Born January 30, 1924 – Lloyd Alexander. (See 28 Jan 57 note for Joanne Findon.) Five novels, eight shorter stories in the Prydain Chronicles; another score of novels, and another of shorter stories, for us; other books, some nonfiction. Cats recur. Newbery Medal, two Nat’l Book Awards. Co-founder of Cricket magazine. A story and a drawing in the Oz Hundredth Anniversary Celebration. Two translations of Sartre. Also a violinist; once sent this Christmas card. See a blog and a documentary about him. (Died 2007) [JH]
Born January 30, 1926 — Peter Brachacki. Set designer for the very first episode of Doctor Who. Everything I’ve been able to read on him and that work says that he was not at all interested in working on the series and did so reluctantly under orders. Doctor Who producer Verity Lambert would later recount that she was impressed with Brachacki’s work on the TARDIS interior even though she personally did not like him at all. His design elements have persisted throughout the fifty years the series has been produced. His only other genre work that I’ve been able to find was Blake’s 7 and a short series called the The Witch’s Daughter done in the late Seventies. The BBC wasn’t always great at documenting who worked on what series. (Died 1980.) (CE)
Born January 30, 1930 – Doll Gilliland. Beloved late wife of Alexis Gilliland and, with him, active in WSFA (Washington, D.C., SF Ass’n). They hosted WSFA meetings in their home 24 years and ran six Disclaves together. For Inside “2001: a Space Opera” see the ConStellation Program Book (41st Worldcon). Here is AG’s appreciation. Not every such widower is lucky enough to remarry but, like Kelly Freas, he did. (Died 1991) [JH]
Born January 30, 1937 — Vanessa Redgrave, 84. I think her role of Guinevere in Camelot is her first genre role. Yes, that’s a fantasy. From there I see she’s Lola Deveraux in The Seven-Per-Cent Solution, Max in Mission: Impossible, Robin Lerner in Deep Impact, Countess Wilhelmina whose The Narrator of Jack and the Beanstalk: The Real Story in which Jim Henson reworked the story to give it “a more ethical, humanist view”. Really. Truly. She next shows in the adaptation of Cornelia Funke’s The Thief Lord as Sister Antonia. I’ve only got two series appearances for her, one on Faerie Tale Theatre as The Evil Queen in, surprise not, the “Snow White and the Seven Dwarfs” episode; the other on the Young Indiana Jones Chronicles as Mrs. Prentiss in the “London, May 1916” episode. (CE)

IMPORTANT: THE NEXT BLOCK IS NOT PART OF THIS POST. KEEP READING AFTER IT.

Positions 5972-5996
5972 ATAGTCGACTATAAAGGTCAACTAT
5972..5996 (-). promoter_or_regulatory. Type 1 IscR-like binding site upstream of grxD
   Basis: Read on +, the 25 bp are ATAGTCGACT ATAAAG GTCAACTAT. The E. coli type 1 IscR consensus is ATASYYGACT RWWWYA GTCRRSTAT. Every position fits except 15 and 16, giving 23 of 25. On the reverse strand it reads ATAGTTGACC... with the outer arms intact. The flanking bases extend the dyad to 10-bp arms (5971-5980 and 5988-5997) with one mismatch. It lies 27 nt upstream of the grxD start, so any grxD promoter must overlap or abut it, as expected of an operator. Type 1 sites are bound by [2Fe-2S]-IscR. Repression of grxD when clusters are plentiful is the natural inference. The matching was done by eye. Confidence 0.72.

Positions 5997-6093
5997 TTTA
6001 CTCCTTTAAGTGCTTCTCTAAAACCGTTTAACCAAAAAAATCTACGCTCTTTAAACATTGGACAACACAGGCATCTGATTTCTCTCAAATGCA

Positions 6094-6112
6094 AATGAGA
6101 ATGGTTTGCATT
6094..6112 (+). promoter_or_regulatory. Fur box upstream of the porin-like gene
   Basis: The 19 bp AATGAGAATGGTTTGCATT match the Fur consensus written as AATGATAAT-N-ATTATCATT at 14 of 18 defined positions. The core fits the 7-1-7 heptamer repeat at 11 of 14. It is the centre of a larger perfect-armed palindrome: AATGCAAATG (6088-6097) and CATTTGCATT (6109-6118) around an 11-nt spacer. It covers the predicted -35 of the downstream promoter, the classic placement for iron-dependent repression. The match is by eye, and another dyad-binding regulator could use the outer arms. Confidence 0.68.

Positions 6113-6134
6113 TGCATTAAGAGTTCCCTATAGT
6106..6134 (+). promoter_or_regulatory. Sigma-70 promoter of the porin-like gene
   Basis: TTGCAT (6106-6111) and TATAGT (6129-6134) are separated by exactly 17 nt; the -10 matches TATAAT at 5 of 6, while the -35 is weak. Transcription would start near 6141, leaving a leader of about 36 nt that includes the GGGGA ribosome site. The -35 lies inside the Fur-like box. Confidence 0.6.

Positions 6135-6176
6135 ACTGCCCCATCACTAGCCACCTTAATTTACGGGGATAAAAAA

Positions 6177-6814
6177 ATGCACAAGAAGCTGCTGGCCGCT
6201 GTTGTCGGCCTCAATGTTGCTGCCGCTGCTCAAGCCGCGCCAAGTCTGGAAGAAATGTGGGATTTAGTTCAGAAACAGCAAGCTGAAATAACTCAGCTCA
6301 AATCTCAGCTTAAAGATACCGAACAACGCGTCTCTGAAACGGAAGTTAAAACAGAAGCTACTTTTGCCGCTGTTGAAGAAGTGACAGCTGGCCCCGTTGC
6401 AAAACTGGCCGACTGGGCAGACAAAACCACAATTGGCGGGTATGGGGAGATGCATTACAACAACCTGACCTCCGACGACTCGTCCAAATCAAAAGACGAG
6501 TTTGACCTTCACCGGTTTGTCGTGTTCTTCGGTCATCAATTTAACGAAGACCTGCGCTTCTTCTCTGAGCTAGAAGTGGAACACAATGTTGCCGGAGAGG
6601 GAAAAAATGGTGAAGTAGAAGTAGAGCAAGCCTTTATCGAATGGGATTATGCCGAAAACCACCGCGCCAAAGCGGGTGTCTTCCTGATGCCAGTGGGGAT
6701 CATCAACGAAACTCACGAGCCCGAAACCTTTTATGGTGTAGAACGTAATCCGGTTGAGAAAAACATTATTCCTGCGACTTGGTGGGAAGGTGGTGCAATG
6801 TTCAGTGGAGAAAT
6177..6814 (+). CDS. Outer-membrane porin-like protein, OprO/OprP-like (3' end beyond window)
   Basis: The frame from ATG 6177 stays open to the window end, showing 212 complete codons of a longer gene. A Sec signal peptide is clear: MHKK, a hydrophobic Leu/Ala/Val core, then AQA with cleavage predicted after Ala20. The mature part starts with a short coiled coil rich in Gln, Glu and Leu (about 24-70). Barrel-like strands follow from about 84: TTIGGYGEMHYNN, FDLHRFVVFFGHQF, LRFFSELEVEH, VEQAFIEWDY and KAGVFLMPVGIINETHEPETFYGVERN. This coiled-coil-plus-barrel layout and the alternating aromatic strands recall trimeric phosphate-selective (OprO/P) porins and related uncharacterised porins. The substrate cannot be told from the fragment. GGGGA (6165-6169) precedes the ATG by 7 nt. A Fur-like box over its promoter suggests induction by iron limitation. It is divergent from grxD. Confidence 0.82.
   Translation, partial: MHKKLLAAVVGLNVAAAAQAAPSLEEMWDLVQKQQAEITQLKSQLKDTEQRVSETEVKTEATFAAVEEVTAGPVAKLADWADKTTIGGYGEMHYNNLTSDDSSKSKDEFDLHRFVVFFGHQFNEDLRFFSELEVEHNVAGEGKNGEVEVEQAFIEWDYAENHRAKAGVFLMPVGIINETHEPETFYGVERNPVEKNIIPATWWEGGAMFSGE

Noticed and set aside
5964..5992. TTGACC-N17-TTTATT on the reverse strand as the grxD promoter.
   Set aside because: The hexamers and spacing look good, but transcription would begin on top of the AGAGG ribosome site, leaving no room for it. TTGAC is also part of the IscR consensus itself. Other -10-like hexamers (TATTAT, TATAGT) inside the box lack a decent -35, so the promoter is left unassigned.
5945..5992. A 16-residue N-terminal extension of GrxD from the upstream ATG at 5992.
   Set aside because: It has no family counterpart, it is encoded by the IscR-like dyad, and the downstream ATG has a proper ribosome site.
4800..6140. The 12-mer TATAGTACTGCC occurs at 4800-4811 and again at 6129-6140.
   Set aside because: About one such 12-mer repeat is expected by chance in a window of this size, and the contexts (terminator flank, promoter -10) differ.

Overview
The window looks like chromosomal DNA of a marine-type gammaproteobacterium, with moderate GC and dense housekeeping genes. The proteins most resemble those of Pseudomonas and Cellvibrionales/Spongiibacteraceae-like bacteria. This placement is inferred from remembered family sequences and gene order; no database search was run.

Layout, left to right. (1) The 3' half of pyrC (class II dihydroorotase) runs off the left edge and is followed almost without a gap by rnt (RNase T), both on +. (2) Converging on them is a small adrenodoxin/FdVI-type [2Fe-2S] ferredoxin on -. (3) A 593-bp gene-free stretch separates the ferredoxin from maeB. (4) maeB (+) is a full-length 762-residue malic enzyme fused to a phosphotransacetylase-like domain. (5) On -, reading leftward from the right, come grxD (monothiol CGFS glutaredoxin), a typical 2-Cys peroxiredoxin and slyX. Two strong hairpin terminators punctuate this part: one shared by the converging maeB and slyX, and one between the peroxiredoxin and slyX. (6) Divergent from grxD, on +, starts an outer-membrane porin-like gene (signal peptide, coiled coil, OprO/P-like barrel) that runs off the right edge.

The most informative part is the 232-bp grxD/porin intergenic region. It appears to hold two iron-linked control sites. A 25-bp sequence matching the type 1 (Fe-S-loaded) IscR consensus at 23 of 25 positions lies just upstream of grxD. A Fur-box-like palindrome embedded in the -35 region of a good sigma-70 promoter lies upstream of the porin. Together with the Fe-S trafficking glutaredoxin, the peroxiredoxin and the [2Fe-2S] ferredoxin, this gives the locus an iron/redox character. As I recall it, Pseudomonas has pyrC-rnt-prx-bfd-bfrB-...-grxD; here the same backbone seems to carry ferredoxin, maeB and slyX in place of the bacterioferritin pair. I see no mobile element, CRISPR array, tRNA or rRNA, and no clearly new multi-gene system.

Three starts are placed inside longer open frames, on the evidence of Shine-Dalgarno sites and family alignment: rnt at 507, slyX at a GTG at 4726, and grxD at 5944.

Born January 30, 1941 – Jim Benford, age 80. Identical twin of Greg Benford (see Cat Eldridge’s note). Active as a fan, often with G; famously they both did the fanzine Void; since 2012, Motley; J has been in Lofgeornost, SF Review, Trap Door, Vertex, with and without G. Some pro work: three short stories together, two Science Fact pieces in Analog – more recently J did one with Dominic Benford; anthology with G Starship Century. [JH]
Born January 30, 1941 – Gregory Benford, 80. His longest running series is Galactic Center Saga, a series I find a little akin to Saberhagen’s Beserker series. I’ve not read enough of it to form a firm opinion though I know some of you of have done so. Other novels I’ve read by him include Timescape (superb) and A Darker Geometry: A Man-Kzin Novel which was actually was quite excellent. (Yes, I do read Baen Books). (CE)
Born January 30, 1953 — Michael J. Anderson, 68. He’s known for being as The Man from Another Place in David Lynch’s television series Twin Peaks, the prequel film for the series, Twin Peaks: Fire Walk with Me, and as Samson Leonhart on Carnivàle. He had one-offs on Monsters, Deep Space Nine, X-Files, The Phantom Eye and Charmed. (CE)
Born January 30, 1955 — Judith Tarr, 66. I’m fond of her Richard the Lionheart novels which hew closely to the historical record while introducing just enough magic to make them fantasy. The novels also make good use of her keen knowledge of horsemanship as well. Her Queen of the Amazons pairs the historical Alexander the Great, with a meeting with the beautiful Hippolyta, who is queen of the Amazons. Highly recommended. (CE)
Born January 30, 1962 – Todd Hamilton, age 59. A novel and two shorter stories with Patricia Beese; mostly active in visual art: two dozen covers, ten dozen interiors. One Chesley. Served a term as ASFA (Ass’n of Science Fiction & Fantasy Artists) President. Here is the Nov 87 Analog. Here is Through Darkest Resnick with Gun and Camera. Speaking of identity, here is A Case of Mistaken Identity. Here is TH’s Chicon in 2000 trading card. He also did the hippocampus for Chicon IV the 40th Worldcon; it’s on p. 1 of the fine Program Book, see here (PDF). [JH]
Born January 30, 1963 — Daphne Ashbrook, 58. Grace Holloway, Companion to the Eighth Doctor. Need I say more? And yes, she kissed him. Unlike so many other Who characters, she has not shown up in a Big Finish production. She’d show up as the title character in the “Melora” episode of Deep Space Nine, and she was Katherine Granger in the “A Knight in Shining Armor” episode of Knight Rider. (CE)